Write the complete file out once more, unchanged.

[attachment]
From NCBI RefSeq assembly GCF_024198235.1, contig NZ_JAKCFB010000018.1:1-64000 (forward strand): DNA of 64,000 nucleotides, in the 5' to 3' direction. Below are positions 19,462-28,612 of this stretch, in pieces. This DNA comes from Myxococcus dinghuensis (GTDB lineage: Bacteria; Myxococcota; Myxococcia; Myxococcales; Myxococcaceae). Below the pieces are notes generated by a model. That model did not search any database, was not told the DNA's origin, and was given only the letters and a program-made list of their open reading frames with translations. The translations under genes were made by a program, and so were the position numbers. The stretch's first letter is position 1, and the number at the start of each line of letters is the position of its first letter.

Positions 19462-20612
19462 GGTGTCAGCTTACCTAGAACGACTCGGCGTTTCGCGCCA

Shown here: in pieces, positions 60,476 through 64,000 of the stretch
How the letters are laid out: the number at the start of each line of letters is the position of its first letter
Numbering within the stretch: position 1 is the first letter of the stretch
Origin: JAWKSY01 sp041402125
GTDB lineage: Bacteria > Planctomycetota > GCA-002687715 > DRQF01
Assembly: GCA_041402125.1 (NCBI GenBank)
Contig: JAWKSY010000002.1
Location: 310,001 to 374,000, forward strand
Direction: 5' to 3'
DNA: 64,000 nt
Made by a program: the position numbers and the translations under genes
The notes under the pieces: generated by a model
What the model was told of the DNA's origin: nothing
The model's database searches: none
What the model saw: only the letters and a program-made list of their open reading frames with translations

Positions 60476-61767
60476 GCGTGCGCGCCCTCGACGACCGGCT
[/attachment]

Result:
From NCBI RefSeq assembly GCF_024198235.1, contig NZ_JAKCFB010000018.1:1-64000 (forward strand): DNA of 64,000 nucleotides, in the 5' to 3' direction. Below are positions 19,462-28,612 of this stretch, in pieces. This DNA comes from Myxococcus dinghuensis (GTDB lineage: Bacteria; Myxococcota; Myxococcia; Myxococcales; Myxococcaceae). Below the pieces are notes generated by a model. That model did not search any database, was not told the DNA's origin, and was given only the letters and a program-made list of their open reading frames with translations. The translations under genes were made by a program, and so were the position numbers. The stretch's first letter is position 1, and the number at the start of each line of letters is the position of its first letter.

Positions 19462-20612
19462 GGTGTCAGCTTACCTAGAACGACTCGGCGTTTCGCGCCA

Shown here: in pieces, positions 60,476 through 64,000 of the stretch
How the letters are laid out: the number at the start of each line of letters is the position of its first letter
Numbering within the stretch: position 1 is the first letter of the stretch
Origin: JAWKSY01 sp041402125
GTDB lineage: Bacteria > Planctomycetota > GCA-002687715 > DRQF01
Assembly: GCA_041402125.1 (NCBI GenBank)
Contig: JAWKSY010000002.1
Location: 310,001 to 374,000, forward strand
Direction: 5' to 3'
DNA: 64,000 nt
Made by a program: the position numbers and the translations under genes
The notes under the pieces: generated by a model
What the model was told of the DNA's origin: nothing
The model's database searches: none
What the model saw: only the letters and a program-made list of their open reading frames with translations

Positions 60476-61767
60476 GCGTGCGCGCCCTCGACGACCGGCT